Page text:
Sunday, January 22, 2012

Changing Patterns

All teachers teach students to recongize, continue, repeat, and create patterns.
In math we find patterns;  2+1=3, 2+2=4, etc.
In reading we teach patterns:  Words that end in "ump" rhyme, jump, bump, pump, stump, etc.
In science we teach patterns: The seasons are a pattern, the life cycle of a frog or a butterfly, the pattern of cloud formation, etc.
In geography we teach patterns:  land and water forms, natural borders, the needs of humans, etc.

As teachers we spend time observing the patterns of our students.  These can be subtle patterns but when they are repeated we can take note of them and possibly head off the effects before they occur.

For instance:
If a student loses concentration and has a hard time focusing on his or her work, we note the time of day.  If it occurs at the same time every day, we suggest that a snack be eaten.  If this works we keep an eye on it and remind the student to have a snack around the same time each day until he remembers to do so on his own.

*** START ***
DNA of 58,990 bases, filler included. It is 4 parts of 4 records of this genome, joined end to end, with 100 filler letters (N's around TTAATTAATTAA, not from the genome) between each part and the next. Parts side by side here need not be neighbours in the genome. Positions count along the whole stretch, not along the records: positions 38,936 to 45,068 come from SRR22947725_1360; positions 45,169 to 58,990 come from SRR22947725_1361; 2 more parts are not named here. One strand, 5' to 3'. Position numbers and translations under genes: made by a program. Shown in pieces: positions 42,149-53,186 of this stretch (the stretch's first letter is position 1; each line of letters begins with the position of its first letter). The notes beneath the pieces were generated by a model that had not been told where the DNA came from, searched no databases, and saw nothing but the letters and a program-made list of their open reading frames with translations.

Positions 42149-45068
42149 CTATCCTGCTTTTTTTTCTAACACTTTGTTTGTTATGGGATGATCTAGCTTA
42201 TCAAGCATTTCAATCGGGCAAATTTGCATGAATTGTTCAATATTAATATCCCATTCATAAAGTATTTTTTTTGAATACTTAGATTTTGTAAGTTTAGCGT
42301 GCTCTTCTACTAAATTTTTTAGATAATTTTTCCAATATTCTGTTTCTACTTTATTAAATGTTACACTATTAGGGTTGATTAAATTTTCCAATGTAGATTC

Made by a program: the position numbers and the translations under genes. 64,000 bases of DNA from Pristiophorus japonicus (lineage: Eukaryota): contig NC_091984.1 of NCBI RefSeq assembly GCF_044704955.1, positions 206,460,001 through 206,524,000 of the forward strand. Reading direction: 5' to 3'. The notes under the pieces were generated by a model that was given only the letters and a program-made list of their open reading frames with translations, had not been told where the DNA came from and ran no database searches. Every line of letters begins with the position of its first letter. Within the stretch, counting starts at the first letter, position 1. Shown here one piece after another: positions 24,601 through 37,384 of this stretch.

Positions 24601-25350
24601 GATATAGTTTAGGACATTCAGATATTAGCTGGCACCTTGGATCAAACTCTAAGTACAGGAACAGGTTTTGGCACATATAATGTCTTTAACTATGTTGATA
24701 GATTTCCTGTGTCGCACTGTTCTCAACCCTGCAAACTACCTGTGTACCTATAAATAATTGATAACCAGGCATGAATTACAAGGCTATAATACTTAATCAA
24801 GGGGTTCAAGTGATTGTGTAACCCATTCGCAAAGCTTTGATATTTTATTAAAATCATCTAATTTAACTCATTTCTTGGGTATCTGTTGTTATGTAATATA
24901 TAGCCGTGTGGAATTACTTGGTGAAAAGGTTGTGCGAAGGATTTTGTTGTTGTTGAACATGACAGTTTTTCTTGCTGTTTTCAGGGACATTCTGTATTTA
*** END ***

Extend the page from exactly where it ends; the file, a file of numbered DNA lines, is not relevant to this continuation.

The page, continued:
If a child comes to school and has a hard time settling down to work, we note a number of things:
Did he come to school late?  Who dropped him off?  What did he eat for dinner and breakfast?  Did he get a good night's sleep?  Is he wearing something that is uncomfortable?  When we keep track of this we often see a pattern develop and then we can speak to the parents about making changes in the routine.  I cannot emphasize this enough - Routine is necessary for a child's security.

If a child always has a conflict with another child, we note this as a pattern and work with both until the pattern changes.

As a parent, you can note patterns you see and work with your child to change negative ones.  Many patterns in children have to do with time of day, fast food or junk food, excessive sugar in the diet, and changes in routine.  Keep notes on your child's behavior.  If you work at changing some of the elements that occur prior to a negative pattern, you can change it to a positive one.

If your child continues to engage in negative patterns, what we call tanturms or meltdowns, take your notes to your pediatrician and your child's teacher, they are there to offer guidance or suggestions.


  1. Replies
    1. Thanks for your comment, I appreciate your support. I usually post on Sunday so stop back next week!

  2. Great suggestions, Debbie! It's always interesting how many problems can be solved simply by observing children and using the knowledge we gain from the observations. I featured your post at the Living Montessori Now Facebook page: